- In the context of a feed, the web page code is responsible for:
- Appropriate visual scrolling of the content based on which article contains DOM focus.
- Loading or removing feed articles based on which article contains DOM focus.
- In the context of a feed, assistive technologies with a reading mode are responsible for:
- Indicating which article contains the reading cursor by ensuring the article element or one of its descendants has DOM focus.
- Providing reading mode keys that move DOM focus to the next and previous articles.
- Providing reading mode keys for moving the reading cursor and DOM focus past the end and before the start of the feed.
Supporting the following, or a similar, interface is recommended when focus is inside the feed:
- Page Down: Move focus to next article.
- Page Up: Move focus to previous article.
- Control + End: Move focus to the first focusable element after the feed.
- Control + Home: Move focus to the first focusable element before the feed.
If a feed is nested within a feed, such as a comments feed within a feed of blog posts, the convention is to tab into the nested feed with the Tab key and to provide another key, such as Alt + Page Down, to navigate from an 'outer' article to the first item in that article's nested feed. Navigate between the nested feed and main feed with Control + End , moving focus from the inner feed to the next article in the outer feed.
WAI-ARIA roles, states, and properties
- If the feed has no visible title, the
feedelement has a label specified with aria-label. If it does, see aria-labelledby.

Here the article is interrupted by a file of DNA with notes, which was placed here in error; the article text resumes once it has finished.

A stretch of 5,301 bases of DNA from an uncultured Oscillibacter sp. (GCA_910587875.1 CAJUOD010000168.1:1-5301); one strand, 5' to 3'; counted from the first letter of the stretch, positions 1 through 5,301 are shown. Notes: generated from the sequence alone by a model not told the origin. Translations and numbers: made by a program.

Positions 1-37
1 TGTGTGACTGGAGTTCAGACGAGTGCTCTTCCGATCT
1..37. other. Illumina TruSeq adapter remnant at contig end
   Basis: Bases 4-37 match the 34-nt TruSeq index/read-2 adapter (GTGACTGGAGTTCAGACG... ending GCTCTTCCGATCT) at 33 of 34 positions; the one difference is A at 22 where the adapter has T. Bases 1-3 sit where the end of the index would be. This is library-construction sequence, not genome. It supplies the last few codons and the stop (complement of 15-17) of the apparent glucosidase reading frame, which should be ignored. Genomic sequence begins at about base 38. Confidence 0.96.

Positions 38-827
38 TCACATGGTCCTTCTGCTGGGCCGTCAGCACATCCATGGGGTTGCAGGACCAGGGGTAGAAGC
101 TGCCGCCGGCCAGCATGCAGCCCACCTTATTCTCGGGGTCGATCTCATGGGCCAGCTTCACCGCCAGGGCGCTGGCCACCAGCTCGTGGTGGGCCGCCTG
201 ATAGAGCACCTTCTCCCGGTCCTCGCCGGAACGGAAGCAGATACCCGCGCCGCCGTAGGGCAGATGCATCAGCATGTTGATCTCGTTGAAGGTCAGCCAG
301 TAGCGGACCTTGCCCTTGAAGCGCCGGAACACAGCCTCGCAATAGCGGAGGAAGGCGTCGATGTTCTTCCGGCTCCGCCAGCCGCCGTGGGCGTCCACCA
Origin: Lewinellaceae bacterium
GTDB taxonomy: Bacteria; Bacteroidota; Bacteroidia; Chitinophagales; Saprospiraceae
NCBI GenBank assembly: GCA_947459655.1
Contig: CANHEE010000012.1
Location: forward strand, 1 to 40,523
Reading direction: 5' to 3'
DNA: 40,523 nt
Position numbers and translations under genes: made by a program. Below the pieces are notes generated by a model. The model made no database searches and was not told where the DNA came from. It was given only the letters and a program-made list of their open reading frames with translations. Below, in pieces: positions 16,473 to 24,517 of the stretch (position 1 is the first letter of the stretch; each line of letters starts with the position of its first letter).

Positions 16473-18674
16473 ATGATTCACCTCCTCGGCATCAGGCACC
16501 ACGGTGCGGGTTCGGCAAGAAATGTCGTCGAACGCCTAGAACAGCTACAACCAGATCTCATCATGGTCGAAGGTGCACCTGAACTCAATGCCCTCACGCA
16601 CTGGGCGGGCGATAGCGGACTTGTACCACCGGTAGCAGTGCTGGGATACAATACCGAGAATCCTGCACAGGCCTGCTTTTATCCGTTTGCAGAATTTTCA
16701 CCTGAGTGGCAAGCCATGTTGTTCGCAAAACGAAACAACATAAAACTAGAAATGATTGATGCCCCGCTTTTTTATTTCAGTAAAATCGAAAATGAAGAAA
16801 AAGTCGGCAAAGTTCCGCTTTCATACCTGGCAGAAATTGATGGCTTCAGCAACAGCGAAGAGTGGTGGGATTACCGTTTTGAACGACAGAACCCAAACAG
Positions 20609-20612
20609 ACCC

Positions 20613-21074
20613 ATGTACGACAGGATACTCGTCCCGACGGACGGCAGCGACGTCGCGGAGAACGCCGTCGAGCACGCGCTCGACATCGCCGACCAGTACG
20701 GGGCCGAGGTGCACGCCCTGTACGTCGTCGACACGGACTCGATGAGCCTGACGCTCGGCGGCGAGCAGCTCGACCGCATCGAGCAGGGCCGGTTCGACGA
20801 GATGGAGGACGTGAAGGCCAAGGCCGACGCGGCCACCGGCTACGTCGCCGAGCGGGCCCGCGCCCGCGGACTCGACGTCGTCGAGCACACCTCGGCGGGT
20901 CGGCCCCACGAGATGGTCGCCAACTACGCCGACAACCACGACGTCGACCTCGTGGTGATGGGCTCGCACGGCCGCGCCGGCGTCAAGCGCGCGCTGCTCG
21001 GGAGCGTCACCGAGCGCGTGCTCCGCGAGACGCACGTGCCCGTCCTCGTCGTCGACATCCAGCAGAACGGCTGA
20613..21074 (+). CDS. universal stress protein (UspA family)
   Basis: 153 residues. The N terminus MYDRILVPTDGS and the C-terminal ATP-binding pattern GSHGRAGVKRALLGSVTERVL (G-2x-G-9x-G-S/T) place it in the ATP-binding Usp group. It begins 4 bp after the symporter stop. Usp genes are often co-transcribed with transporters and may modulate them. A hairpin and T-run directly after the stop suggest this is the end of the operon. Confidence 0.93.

- If the feed has a visible title, the
feedelement has aria-labelledby referring to the element containing the title. If not, add an aria-label.
- When busy, such as when articles are being added or removed from the
aria-busy="true"during the update operation. Make sure it's reset to
falsewhen the operation is complete or the changes may not become visible.
- Each section of content in a feed should be contained in an
<article>or element with role article. Each
articleshould have an aria-labelledby referring to the article title or other child that can serve as a distinguishing label. Each article should preferably have aria-describedby referring to one or more elements inside the article that serve as the primary content of the article. Each
articleelement has aria-posinset set to a value that represents its position in the feed and an aria-setsize set to a value that represents either the total number of articles that have been loaded or the total number in the feed, depending on which value is more helpful to users. If the total number in the feed is not known, set
None, except as required by any attributes. For example, setting
true during the update operation if needed, and then to
false upon completion.
|Accessible Rich Internet Applications (WAI-ARIA) 1.1
The definition of 'feed' in that specification.
Screen reader support